Since the youngest in my immediate family is my godson Jeremy, who's thirteen, it's been a long wait for a new little pumpkin at Casa Bookgirl. Couple that with the fact that Jenn is the only girl in the next generation (my other sisters all had boys), and has been trying for a long time to get pregnant, and this is, like I said, big news.

If I had a magic wand, and I could make one wish come true, it would have been this one. I wanted this for Jenn more even than anything I wanted for myself. I was out with my girlfriends the night Jenn called to tell me, and one of them showed up just as I hung up with her, to find me standing in the street with tears rolling down my face. "What's wrong? What happened?" I kept opening and closing my mouth, not able to get the words out.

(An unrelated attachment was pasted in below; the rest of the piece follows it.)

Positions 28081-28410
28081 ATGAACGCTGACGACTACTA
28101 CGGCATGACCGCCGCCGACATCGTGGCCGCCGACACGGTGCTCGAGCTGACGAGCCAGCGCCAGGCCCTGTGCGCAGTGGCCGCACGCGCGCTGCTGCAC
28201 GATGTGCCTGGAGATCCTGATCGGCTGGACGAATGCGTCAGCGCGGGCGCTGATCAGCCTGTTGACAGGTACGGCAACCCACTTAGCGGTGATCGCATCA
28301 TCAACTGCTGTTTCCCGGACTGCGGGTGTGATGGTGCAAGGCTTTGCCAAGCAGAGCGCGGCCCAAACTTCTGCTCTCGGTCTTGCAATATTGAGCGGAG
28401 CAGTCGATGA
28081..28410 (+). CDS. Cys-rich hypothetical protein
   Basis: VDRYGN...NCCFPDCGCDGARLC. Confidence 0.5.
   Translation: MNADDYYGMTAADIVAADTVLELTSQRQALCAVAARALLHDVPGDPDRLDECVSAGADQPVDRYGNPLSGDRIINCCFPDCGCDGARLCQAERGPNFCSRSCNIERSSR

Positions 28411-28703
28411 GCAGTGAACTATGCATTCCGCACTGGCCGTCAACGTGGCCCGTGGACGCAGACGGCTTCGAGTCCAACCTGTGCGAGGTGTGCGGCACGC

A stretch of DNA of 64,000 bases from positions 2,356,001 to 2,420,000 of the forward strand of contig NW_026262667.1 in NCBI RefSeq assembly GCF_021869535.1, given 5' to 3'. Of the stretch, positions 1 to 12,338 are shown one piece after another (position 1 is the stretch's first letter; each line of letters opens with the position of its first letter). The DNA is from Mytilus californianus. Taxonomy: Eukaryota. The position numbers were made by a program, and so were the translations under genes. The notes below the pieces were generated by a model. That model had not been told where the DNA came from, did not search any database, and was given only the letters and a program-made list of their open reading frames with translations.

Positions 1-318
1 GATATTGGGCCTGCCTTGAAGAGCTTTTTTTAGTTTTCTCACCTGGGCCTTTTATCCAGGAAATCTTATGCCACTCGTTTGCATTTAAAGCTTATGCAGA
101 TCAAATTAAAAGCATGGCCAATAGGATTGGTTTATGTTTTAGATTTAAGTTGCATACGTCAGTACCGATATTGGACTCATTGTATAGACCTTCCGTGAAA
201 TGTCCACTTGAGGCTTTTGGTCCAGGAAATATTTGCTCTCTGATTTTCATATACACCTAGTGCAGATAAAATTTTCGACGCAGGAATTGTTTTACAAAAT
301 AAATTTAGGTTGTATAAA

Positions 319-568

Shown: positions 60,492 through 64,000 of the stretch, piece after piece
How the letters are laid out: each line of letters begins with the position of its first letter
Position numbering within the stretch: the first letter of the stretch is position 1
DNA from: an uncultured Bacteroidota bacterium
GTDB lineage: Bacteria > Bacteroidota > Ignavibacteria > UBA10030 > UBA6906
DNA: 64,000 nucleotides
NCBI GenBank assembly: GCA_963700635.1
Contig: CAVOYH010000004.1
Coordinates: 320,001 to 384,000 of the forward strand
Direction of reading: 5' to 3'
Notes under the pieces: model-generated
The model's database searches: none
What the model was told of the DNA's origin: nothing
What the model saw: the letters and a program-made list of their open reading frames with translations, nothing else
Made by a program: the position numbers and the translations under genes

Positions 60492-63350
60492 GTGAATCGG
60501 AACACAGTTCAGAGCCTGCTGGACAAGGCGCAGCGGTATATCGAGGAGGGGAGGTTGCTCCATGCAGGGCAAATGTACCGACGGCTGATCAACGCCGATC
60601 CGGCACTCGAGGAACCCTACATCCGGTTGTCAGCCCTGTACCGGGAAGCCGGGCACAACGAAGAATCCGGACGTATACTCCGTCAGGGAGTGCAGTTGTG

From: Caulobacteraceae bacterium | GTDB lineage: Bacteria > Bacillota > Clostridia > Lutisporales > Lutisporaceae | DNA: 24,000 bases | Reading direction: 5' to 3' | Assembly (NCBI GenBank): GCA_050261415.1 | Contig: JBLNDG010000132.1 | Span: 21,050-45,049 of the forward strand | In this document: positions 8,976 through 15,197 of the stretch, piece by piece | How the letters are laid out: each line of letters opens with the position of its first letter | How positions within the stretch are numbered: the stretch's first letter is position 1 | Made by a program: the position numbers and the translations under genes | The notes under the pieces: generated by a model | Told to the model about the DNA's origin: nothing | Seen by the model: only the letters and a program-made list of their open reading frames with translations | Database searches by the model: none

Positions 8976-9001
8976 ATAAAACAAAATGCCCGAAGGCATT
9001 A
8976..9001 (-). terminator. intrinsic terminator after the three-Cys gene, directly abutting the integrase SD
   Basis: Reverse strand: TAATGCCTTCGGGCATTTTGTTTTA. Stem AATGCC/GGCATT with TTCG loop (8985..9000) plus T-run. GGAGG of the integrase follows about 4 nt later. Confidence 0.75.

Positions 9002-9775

I was only 4 when Jenn was born, and as kids, we fought like sisters. Or I guess technically I fought with her, and she had no choice but to fight back. You've all seen what happens when a family gets its first grandchild, right? It's like the sun rises and sets over that kid. Then add in the fact that she was gorgeous, and well, who would blame me for hating her? But by the time we were teenagers, I would drive her friends around. In my early twenties, I chaperoned Jenn's parties so she wouldn't have to have her parents there. Around the time she graduated college, she skidded right past me and became the more mature one.